WASHINGTON — Rep. Richard Hudson is once again trying to make sure military spouses can keep their survivor benefits even if they get remarried.
Hudson, who represents part of Richmond County as well as Fort Bragg, announced Friday — just ahead of Memorial Day — that he and Rep. Dean Phillips, a Minnesota Democrat, have reintroduced the Love Lives On Act.
(Note: Fort Bragg will be renamed Fort Liberty on June 2.)
Currently, surviving spouses of deceased servicemembers risk losing benefits if they remarry before the age of 55.
“I believe our country owes a tremendous debt to the surviving spouses of fallen servicemembers,”Hudson said in a statement. “It takes great courage and strength to pick up the pieces and move forward. We must support surviving spouses who choose to remarry and remove the fear of losing the benefits paid for by their late spouse’s sacrifice.”
Hudson and Phillips first introduced the House version of the bill last November. Congressional records show it was sent to the Armed Services Committee and no other action was taken.
“As a Gold Star Son, my gratitude to our servicemembers and their families is immeasurable,” Phillips said in a statement. “Spouses of those who die in service to our nation make unimaginable sacrifices and deserve unending respect and support in return.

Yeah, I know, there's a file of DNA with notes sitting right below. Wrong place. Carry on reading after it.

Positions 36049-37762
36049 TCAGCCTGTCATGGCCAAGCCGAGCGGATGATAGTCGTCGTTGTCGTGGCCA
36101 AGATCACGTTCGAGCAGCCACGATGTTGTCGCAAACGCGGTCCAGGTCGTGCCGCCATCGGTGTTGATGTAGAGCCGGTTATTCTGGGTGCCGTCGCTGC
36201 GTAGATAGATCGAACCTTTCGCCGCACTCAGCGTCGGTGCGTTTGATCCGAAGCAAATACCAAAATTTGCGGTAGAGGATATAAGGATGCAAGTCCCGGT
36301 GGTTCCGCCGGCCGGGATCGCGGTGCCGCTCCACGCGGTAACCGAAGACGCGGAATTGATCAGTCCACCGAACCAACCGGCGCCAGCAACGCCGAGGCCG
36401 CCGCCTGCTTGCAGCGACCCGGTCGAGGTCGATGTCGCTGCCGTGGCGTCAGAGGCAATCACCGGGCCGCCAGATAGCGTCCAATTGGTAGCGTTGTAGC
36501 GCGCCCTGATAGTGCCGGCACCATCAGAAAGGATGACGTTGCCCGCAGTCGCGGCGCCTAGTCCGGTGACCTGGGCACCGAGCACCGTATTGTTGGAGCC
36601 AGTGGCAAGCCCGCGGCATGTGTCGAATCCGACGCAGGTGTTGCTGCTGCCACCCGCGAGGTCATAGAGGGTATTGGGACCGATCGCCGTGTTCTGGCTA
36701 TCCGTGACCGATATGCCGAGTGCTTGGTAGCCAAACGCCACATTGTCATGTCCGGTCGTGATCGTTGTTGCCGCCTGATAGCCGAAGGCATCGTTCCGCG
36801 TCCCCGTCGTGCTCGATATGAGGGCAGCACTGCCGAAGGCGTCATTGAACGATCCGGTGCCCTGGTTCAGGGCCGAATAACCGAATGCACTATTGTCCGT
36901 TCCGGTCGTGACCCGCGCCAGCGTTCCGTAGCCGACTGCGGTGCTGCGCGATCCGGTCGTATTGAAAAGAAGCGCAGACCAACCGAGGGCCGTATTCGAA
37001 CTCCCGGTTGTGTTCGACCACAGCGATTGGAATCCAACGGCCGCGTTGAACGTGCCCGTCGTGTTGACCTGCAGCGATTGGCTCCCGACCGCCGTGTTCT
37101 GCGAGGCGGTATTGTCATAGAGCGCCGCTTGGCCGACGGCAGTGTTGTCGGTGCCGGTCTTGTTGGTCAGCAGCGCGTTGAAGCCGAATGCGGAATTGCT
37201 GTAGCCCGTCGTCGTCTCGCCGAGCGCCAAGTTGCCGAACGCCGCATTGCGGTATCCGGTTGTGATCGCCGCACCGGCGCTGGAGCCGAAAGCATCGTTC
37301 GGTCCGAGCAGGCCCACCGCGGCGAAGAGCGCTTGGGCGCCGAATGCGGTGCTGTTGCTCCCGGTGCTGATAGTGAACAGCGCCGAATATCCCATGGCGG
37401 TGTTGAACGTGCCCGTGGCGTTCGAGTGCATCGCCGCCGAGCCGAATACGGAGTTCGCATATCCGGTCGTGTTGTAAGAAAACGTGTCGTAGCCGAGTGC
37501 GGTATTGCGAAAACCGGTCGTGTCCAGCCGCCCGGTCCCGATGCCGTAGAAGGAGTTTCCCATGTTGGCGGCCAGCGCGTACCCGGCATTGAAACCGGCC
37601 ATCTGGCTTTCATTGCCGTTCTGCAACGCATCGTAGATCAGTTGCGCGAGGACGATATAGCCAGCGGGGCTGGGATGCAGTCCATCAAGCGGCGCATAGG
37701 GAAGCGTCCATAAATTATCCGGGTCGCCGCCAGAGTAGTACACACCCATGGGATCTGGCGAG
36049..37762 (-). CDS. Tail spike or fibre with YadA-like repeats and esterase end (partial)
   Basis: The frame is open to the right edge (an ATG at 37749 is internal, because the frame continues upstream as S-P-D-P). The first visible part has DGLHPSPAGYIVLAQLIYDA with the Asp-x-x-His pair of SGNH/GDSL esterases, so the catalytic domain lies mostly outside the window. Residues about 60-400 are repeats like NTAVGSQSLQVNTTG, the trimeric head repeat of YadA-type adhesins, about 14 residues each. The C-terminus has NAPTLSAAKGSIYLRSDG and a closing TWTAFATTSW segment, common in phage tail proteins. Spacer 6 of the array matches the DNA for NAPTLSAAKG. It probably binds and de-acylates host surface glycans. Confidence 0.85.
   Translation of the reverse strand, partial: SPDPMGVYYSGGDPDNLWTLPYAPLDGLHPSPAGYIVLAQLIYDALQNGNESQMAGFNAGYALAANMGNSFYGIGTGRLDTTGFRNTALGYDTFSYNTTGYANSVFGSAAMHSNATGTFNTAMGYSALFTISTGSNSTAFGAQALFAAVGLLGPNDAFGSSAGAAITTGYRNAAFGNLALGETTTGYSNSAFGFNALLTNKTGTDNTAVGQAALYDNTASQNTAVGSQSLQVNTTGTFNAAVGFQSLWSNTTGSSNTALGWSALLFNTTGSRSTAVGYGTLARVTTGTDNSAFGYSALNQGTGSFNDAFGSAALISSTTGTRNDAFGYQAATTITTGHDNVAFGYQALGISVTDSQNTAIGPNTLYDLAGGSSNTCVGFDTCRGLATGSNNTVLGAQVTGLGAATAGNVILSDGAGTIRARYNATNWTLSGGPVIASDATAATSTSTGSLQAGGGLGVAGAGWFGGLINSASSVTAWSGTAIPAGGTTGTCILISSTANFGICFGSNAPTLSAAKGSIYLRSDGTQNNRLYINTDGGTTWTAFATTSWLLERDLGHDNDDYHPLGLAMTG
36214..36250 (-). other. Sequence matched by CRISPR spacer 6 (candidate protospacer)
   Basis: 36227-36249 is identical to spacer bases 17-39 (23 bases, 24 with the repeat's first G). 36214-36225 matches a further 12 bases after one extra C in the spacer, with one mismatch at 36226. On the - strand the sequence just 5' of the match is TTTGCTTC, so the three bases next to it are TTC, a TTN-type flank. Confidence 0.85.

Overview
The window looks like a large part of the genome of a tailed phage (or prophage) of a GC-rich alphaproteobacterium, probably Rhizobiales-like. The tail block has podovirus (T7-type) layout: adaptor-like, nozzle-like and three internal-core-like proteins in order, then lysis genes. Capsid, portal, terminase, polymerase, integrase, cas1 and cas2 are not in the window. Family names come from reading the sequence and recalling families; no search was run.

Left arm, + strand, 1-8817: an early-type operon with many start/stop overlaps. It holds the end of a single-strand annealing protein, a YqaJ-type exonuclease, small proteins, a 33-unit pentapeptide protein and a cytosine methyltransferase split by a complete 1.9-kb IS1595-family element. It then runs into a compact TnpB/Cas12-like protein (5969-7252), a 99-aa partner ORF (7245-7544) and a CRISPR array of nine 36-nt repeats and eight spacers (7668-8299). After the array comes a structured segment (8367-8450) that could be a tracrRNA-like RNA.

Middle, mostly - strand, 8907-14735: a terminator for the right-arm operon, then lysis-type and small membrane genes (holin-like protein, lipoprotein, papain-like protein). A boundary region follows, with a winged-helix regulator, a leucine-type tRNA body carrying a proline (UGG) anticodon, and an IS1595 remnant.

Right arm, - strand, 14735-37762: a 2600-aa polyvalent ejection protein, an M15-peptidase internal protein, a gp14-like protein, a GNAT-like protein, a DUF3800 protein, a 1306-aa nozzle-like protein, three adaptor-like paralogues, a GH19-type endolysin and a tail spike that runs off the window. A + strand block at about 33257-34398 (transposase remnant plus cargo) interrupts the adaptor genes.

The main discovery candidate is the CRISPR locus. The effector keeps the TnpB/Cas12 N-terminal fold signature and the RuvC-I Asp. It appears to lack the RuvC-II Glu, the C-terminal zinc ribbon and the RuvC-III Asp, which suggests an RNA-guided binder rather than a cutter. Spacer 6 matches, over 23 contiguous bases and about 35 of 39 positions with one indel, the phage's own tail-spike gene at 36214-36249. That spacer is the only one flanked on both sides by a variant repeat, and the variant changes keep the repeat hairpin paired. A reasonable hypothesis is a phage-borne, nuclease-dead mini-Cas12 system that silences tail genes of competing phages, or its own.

“The Love Lives On Act is part of my mission to ensure military families have access to every single benefit they are owed,” Phillips added. “I’m grateful to colleagues on both sides of the aisle for backing it, but our work is not done. I will continue to push to eliminate remarriage benefit reductions for anyone who dies in service to their country, civilian or military.”
According to Hudson’s office, the bill’s protections would cover surviving spouses of active-duty, veteran, and retired military personnel.
- Allowing surviving spouses of military personnel to retain the Survivor Benefit Plan — which provides up to 55% of retirement pay to an eligible beneficiary — and Dependency and Indemnity Compensation — at tax-free monthly benefit — if they remarry, regardless of age.
- Granting surviving military spouses who remarry access to Commissary and Exchange benefits.
- Providing remarried surviving military spouses with children access to electronic medical records, appointments, referrals and prescription refills. The remarried surviving spouse would also be treated as a parent.
- Allowing the surviving military spouse to keep eligibility for education benefits under the Fry Scholarship and Dependents Education Assistance. The spouse would keep these benefits if their next marriage ended in death, divorce or annulment.
Another provision would have surviving spouses regain TRICARE benefits if their new marriage ends in death, divorce or annulment.
The legislation has been endorsed by the organization Tragedy Assistance Program for Survivors, or TAPS.
“TAPS is grateful to Representatives Phillips and Hudson for their leadership in reintroducing the first comprehensive remarriage bill, the Love Lives On Act of 2023,” said Bonnie Carroll, president and founder of the organization. “This important legislation will ensure surviving military spouses retain their benefits upon remarriage at any age. Being widowed should not penalize them from finding love in the future.”
A Senate version of the bill was also reintroduced last month by Sen. Jerry Moran, a Kansas Republican, with support from a fellow Republican and three Democrats.